22. squirrel
    Joined: Sep 23, 2004
    Posts: 46,099

    squirrel
    Member

    I'm not sure I understand that you mean by "other side has to slip". Both tires get full traction. Each axle turns at a different speed. One side gear turns faster than the other side gear. The spider gears turn slowly relative to the differential case, on the axis of their pin. At the same time, they are driving the pin to rotate around the axis of the axles. This rotation speed is the average speed of both axles.

    Explaining differentials is really difficult, but there's an old video about it....and you have to consider that when you have two different size tires, it's like you're always going around a gentle bend in the road, as far as tire speed is concerned.

     
  23. That video is probably one of the best explanations of how a differential works, as squirrel said both sides receive equal torque but can absolutely turn different speeds.
     
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  24. OK let's get even weirder. How do humans go around a corner when both legs are the same length?
     
    Last edited: Jun 8, 2020
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  25. 1946caddy
    Joined: Dec 18, 2013
    Posts: 1,664

    1946caddy
    Member
    from washington

    Some humans have one leg that is shorter than the other. If it's the left leg, they probably excelled at running around the track in high school.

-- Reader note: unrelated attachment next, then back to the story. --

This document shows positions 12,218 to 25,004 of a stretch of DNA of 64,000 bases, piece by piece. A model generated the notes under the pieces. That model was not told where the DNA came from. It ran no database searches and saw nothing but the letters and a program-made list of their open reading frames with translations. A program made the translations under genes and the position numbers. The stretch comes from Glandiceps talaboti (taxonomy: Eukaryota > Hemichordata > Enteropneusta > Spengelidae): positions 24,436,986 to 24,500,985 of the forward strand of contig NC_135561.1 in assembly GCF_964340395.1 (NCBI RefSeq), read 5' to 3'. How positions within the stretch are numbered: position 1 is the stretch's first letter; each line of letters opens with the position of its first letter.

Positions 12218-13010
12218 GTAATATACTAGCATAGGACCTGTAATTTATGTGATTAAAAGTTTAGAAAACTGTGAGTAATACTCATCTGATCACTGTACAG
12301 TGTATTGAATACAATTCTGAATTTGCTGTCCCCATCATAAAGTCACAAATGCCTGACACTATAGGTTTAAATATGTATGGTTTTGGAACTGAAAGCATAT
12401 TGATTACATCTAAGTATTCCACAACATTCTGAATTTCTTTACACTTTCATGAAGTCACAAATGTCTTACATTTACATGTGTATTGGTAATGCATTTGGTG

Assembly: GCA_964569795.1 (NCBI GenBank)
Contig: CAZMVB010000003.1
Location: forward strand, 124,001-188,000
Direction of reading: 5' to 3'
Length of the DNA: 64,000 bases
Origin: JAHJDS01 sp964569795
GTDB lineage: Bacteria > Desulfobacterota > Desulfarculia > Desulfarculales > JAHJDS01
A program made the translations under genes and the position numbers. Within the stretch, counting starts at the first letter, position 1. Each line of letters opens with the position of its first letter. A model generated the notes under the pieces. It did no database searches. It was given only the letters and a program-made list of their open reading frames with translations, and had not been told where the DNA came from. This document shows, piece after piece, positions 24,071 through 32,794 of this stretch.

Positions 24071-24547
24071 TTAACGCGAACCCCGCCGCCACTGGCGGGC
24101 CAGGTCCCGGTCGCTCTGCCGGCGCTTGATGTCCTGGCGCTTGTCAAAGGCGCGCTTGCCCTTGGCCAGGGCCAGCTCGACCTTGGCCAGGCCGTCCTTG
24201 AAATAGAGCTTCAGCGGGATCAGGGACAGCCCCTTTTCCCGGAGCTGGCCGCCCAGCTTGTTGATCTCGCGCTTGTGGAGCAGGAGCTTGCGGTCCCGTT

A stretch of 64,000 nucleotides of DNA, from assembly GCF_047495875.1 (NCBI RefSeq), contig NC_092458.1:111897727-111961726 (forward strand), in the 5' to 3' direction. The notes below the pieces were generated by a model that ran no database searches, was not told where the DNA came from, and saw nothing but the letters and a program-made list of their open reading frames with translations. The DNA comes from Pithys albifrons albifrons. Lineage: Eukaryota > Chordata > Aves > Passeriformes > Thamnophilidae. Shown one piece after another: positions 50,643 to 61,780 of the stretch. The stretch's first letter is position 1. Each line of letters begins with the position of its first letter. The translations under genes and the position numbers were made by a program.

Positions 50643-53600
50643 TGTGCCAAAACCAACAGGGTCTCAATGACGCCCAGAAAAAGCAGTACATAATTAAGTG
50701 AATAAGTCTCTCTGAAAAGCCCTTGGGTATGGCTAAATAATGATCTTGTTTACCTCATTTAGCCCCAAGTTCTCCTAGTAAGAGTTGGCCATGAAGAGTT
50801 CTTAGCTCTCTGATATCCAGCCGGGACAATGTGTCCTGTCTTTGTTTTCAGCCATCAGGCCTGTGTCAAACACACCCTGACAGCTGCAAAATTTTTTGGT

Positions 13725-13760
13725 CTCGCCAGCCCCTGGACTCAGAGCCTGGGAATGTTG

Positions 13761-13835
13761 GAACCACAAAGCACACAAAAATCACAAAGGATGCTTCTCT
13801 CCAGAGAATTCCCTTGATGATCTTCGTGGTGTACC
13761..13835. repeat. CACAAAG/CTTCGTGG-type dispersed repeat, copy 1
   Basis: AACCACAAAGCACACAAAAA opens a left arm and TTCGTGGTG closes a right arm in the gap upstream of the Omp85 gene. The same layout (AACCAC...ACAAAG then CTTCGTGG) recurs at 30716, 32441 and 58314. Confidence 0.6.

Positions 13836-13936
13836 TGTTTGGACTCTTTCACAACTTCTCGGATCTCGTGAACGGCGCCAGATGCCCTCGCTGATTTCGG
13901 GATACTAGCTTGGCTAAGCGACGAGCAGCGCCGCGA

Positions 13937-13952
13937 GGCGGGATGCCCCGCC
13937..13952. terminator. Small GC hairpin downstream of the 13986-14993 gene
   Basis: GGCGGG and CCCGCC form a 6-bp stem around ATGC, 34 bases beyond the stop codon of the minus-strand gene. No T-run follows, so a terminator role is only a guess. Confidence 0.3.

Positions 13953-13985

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  26. The Shift Wizard
    Joined: Jan 10, 2017
    Posts: 1,955

    The Shift Wizard
    ALLIANCE MEMBER

    Hey, Jim. I hope it's clear to you, and the rest of the gallery, that I have too much respect of your knowledge and experience to ARGUE with you, but by the same token, I have the same respect to want to have the DISCUSSION with you. My goal is understanding, not winning. So far in our discussion, I'm thinking that the speedo registers what the 'tall' tire/axle half does and you're saying the speedo will register an average blend of the 2 axle halves and you're avoiding the "Which tire?" question altogether. Not to put words in your mouth, but are you saying that if both tires are the same size, the speedo can register accurately but if the tires are mismatched the speedo can't and will register a random number in between? That seems fuzzy to me but sometimes the answers are fuzzy, I guess.
     
  27. squirrel
    Joined: Sep 23, 2004
    Posts: 46,099

    squirrel
    Member

    Nothing about what the speedo registers is will be random. It will be related to an average of the two tire sizes. If the speedo is accurate with two 27" tall tires, it will also be accurate with one 26" and one 28" tire. It will always read the average speed of both tires.

    This is assuming a gear type differential in the car. If you have a ratcheting differential, such as a Detroit locker, then it will read the speed of the taller tire. If you have a spool, it will probably be the average, assuming both tires slip the same amount.

    I hope it looks like I'm discussing, because I don't mean to be arguing. I just like facts, is all :)
     
    Last edited: Jun 8, 2020
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  28. Did he become a Sprint Car racer later in life?
     
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  29. 1946caddy
    Joined: Dec 18, 2013
    Posts: 1,664

    1946caddy
    Member
    from washington

    That would be the guy with the shorter left arm.:D